But Bill did taste defeat once — in 1980, according to the National Governors Association. He was first elected to the governor's mansion in his home state of Arkansas in 1978, after spending two years as the state's Attorney General. However, he actually got booted from office in the next election, losing to Republican Frank White.

The Clinton House Museum says that numerous factors contributed to Clinton's defeat, like the issue of tax hikes on automobile registration and a controversy about discretionary spending in the state government. One scandal involved a program designed to train low-income residents to chop and distribute wood to other needy neighbors. With a budget of $62,000 (worth a lot more then than it is now), they'd only produced six woodchoppers and three cords of wood. Then, a minor refugee crisis unfolded when Cuban refugees rioted, while being temporarily held in Arkansas on their way to federal processing facilities. With his "Cubans and Car Tags" slogan, Frank White narrowly won the race.

Clinton was an extreme longshot when the 1992 election began

When the 1992 presidential election began, nearly everyone thought incumbent Republican George H.W. Bush was a shoo-in to keep the big job. The 80s were the era of Reagan, and Bush, as Reagan's VP, was the anointed successor to carry the conservative torch for the next eight years. And it was working: per Britannica, Bush was wildly popular early in his presidency, and Roper Center says he enjoyed approval ratings of nearly 90% — a feat almost unmatched since approval polling began. But it was all downhill from there. When he broke his promise not to raise taxes, the previous year's lightning victory in the Gulf War seemed like old news. The first sign that the president was in real political trouble was an uncommonly tough (but ultimately unsuccessful) primary challenge by conservative Pat Buchanan.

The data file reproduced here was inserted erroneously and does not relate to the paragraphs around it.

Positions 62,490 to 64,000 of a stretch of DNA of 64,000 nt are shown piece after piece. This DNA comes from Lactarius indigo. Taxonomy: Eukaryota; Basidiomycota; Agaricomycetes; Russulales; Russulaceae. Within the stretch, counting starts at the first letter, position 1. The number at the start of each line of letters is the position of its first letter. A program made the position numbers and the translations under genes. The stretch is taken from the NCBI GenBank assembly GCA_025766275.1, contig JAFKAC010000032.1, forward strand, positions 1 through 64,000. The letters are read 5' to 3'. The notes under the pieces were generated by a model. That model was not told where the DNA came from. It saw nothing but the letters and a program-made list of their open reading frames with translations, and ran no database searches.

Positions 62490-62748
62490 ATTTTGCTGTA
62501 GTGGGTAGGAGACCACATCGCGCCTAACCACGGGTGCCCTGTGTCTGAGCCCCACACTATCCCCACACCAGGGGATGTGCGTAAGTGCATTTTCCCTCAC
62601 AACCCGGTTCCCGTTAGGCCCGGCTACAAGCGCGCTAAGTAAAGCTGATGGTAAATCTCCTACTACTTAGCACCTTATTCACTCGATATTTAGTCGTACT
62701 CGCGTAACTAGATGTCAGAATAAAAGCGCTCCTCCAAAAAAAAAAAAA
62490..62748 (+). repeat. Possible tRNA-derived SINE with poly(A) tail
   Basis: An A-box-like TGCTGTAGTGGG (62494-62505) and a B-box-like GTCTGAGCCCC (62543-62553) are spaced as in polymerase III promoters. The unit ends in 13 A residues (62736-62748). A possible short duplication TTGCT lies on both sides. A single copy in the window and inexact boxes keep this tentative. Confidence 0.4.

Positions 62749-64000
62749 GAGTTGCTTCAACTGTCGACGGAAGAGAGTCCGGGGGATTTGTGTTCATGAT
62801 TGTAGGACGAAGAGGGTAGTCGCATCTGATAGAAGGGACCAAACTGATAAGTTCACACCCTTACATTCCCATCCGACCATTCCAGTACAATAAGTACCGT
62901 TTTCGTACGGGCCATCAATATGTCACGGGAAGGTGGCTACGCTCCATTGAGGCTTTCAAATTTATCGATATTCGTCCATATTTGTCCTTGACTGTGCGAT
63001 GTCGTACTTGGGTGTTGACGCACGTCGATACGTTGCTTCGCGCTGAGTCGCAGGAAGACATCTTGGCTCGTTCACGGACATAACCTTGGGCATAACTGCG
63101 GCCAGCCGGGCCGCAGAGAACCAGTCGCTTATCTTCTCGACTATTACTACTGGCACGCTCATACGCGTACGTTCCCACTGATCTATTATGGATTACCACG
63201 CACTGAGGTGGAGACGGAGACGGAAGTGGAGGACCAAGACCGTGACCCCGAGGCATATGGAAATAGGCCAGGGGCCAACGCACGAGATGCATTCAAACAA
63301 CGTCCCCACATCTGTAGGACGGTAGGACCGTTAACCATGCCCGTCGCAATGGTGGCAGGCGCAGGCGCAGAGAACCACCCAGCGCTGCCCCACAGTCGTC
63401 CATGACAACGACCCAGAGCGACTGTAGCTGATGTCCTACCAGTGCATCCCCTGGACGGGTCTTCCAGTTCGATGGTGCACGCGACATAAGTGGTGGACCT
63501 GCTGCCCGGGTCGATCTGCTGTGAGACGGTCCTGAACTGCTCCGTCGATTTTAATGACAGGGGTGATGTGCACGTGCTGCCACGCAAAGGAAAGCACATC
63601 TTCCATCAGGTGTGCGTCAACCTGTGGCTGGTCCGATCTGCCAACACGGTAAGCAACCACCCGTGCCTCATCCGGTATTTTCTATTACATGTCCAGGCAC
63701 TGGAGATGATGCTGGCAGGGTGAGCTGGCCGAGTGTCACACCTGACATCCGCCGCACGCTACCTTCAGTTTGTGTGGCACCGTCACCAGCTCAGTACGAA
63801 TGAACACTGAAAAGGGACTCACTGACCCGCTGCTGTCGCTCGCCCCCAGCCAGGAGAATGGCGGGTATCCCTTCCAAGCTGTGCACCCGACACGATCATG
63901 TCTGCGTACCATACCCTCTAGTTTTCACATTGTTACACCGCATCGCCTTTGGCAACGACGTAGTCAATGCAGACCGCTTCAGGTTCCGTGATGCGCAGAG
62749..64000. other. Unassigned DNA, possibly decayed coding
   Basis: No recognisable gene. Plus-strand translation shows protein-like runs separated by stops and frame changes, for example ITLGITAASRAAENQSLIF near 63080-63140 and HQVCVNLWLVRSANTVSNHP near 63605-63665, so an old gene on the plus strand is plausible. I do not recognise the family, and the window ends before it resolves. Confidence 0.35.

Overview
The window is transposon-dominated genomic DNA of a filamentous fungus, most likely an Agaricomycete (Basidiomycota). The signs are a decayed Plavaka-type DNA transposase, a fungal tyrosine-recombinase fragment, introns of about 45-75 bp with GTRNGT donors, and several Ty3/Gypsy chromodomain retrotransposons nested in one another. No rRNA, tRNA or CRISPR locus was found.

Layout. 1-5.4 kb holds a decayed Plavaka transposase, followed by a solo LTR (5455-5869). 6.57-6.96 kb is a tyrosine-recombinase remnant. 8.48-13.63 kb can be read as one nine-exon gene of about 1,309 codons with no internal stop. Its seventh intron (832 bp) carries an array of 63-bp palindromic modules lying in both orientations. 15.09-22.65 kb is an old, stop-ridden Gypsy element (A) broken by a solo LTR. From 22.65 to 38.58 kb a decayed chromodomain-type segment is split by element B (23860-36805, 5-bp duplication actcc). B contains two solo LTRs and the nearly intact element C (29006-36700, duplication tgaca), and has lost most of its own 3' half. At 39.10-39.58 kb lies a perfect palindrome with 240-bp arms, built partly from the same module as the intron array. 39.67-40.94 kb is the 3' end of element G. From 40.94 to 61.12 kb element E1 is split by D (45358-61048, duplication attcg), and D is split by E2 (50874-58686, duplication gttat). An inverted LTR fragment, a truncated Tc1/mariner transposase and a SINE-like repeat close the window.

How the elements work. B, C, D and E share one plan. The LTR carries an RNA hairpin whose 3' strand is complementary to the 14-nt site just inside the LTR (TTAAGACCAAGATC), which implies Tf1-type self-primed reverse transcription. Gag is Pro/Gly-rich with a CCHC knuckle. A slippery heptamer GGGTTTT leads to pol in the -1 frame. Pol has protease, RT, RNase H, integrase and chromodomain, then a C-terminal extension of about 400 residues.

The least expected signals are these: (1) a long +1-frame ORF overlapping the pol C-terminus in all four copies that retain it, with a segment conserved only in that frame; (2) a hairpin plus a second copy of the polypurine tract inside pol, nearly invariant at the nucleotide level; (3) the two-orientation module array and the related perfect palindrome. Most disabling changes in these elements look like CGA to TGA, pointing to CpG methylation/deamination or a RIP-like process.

Then came upstart Arkansas governor Bill Clinton, who quickly established himself as an electrifying speaker with fresh ideas, while enjoying a head-turning polling surge after the Democratic National Convention. Personal scandals plagued Clinton during the campaign, but his charisma and empathy with struggling Americans carried him over the finish line.

Many people blamed the third major independent candidate, billionaire Ross Perot, who ran on a balance-the-budget message, for spoiling the election for Bush. The theory held by some was that Perot had siphoned a decisive amount of votes away from him, giving Clinton the win. But Texas Monthly debunks this, saying Perot pulled votes from Bush and Clinton equally.

Clinton won with only 43% of the popular vote in 1992

In the 1992 U.S. presidential election, as far as the popular vote was concerned, gaining a total of 43% actually put Clinton comfortably ahead of the other two major candidates in the race. And yes, there were two major candidates. Clinton's main opponent was the incumbent Republican president and former vice president under Ronald Reagan, George H.W. Bush. But independent Ross Perot also threw his hat in the ring, and shook up the race in a big way. Perot didn't come close to winning because he didn't carry a single state. But still, walking off with nearly 20% of the popular vote without the support of a major party is no small feat.

But of course, the United States doesn't choose presidents by popular vote like most other republics and democracies in the world. Love it or hate it, we have an Electoral College, and nobody gets to sit in the White House without seizing at least 270 votes, according to

When the final count was in, the American Presidency Project says Clinton beat the necessary amount by 100, claiming 370 electoral college votes by capturing not just all the classic blue states, but many traditionally red ones as well, like Montana, Tennessee, and his home state of Arkansas. The remaining 168 went to the president, who also seized 37.4%, while none broke for Mr. Perot — despite winning 18.9% of the votes.

Clinton was the first Democrat elected to a second term since FDR